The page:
You forgot to mention that Big Pharma spends at least 2x on marketing than they do on research:
http://www.dddmag.com/news-marketing-expenses-twic...


RE: Not all IP companies are like this
By cscpianoman on 6/7/2008 12:33:56 PM , Rating: 2
The drug companies already have a working prototype. They are working on getting it to market, therefore the validation of a prototype in 5-10 years still holds out. Personally, I agree with the statement, if it isn't being worked on, or a plan in place to put it to market, then it never will and leave it to someone who can.


RE: Not all IP companies are like this
By Reclaimer77 on 6/7/2008 1:04:00 PM , Rating: 3
20 years is too long in my opinion. Give me a break, it took us less time to get us to the moon.

In my opinion if a patent honestly can't come to a realization of prototype or product in less then 20 years, its probably a patent that shouldn't have been granted in the first place.

And since someone brought up medical research, the patent industry ( sadly its an industry now ) is actually stifling medical research. Research firms are actually being granted patents on human genomes preventing others from working on them. Can you imagine !?? Human genomes, that exist in every single man woman child, being sold off like property ?

http://www.geneticage.org/sept24.htm
http://www.genome.gov/19016590

The entire patent process needs to be cleaned up, leaned up, and in some cases stopped all together. Lets stop feeding the trolls ok.


RE: Not all IP companies are like this
By Strunf on 6/7/2008 6:58:48 PM , Rating: 2
Look into "Monsanto", this company patents seeds and others and now the farmers have contracts restricting the usage of their seeds, you can not for instance give your seeds to someone else, you can not save the seeds from one season to another... once they have replaced effectively the "open source" seeds we will pay whatever they want for theirs.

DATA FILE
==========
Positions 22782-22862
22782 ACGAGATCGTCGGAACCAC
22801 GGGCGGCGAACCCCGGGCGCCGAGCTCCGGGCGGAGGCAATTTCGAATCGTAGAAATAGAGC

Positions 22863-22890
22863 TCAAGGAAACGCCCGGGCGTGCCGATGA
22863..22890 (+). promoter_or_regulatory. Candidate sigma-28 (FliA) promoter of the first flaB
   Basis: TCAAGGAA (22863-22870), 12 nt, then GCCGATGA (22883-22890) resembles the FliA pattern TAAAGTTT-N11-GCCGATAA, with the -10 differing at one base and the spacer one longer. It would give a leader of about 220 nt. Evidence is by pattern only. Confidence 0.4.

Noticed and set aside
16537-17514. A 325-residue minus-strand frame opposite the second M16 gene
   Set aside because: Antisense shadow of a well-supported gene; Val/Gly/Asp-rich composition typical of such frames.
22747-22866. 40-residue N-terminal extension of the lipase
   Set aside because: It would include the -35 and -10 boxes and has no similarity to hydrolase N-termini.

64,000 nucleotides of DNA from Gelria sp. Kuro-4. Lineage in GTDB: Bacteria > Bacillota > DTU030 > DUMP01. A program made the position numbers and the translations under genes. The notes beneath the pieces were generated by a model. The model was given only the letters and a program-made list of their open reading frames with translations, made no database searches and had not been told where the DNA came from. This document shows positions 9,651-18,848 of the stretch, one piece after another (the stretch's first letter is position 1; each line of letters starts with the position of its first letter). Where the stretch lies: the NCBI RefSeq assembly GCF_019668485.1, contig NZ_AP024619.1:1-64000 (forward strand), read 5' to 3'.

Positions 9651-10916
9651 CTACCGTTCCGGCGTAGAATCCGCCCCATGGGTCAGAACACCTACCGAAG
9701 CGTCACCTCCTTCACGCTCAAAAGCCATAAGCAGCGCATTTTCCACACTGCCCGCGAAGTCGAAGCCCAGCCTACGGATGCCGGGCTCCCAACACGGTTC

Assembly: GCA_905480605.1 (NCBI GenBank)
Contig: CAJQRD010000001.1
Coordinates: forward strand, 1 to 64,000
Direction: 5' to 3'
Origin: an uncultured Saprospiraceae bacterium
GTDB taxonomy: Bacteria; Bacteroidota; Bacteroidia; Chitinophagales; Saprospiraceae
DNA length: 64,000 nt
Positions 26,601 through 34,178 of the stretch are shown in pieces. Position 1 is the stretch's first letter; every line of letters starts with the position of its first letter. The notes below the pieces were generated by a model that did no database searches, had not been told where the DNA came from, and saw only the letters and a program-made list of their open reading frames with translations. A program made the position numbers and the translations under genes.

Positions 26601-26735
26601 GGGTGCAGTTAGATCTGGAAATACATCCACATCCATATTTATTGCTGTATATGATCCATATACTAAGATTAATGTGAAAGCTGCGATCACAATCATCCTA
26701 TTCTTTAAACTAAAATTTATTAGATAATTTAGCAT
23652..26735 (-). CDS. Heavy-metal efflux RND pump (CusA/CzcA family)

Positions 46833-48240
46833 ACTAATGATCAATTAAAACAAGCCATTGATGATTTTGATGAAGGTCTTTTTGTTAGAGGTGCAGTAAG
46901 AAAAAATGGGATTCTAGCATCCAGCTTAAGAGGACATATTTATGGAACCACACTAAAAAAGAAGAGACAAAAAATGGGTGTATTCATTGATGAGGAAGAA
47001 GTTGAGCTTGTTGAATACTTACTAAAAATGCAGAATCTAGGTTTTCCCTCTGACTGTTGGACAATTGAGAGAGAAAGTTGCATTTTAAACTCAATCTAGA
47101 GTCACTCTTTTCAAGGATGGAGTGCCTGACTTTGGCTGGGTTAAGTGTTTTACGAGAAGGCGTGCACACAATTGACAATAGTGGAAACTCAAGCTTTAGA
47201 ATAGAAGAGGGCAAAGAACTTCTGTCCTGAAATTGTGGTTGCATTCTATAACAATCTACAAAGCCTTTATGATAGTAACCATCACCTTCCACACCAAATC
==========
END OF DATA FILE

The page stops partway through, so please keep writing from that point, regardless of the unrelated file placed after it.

By soxfan on 6/8/2008 12:11:18 AM , Rating: 2
Genetically modified organisms are considered "touched by the hand of man" and are thus patentable. Google "Diamond v. Chakrabarty." Honestly, shouldn;t we give an incentive for a company to develop genetically engineered organisms, such as plants, if they are superior in some way to their natural form for a given purpose? It seems fair to me to give someone the ability to profit from their discovery fi, after 20 years, everyone gets to use it for nothing!

Asfor Monsanto limiting the distribution of their seeds, that is part of the rights afforded by patent protection. Specifically, a patent allows the patentee to prevent others from making, using, selling, offering for sale, importing or exporting the claimed invention. If the seeds are the claimed invention, then Monsanto should rightfully have the ability to limit their distibutiion over the patent term.


RE: Not all IP companies are like this
By soxfan on 6/8/2008 12:06:09 AM , Rating: 2
You cannot patent the human genome. You can patent ISOLATED DNA strands, ISOLATE proteins, etc. You cannot patent something as it exists in nature.


By Reclaimer77 on 6/8/2008 12:25:11 PM , Rating: 3
Pretty evasive language if you ask me. Those isolated strands and proteins DO exist in nature. They are simply exploiting a gray area or loophole seems to me.

Can I patent a frogs leg ? I mean after all, I " isolated " the leg from the frog right ?


By soxfan on 6/7/2008 11:53:46 PM , Rating: 2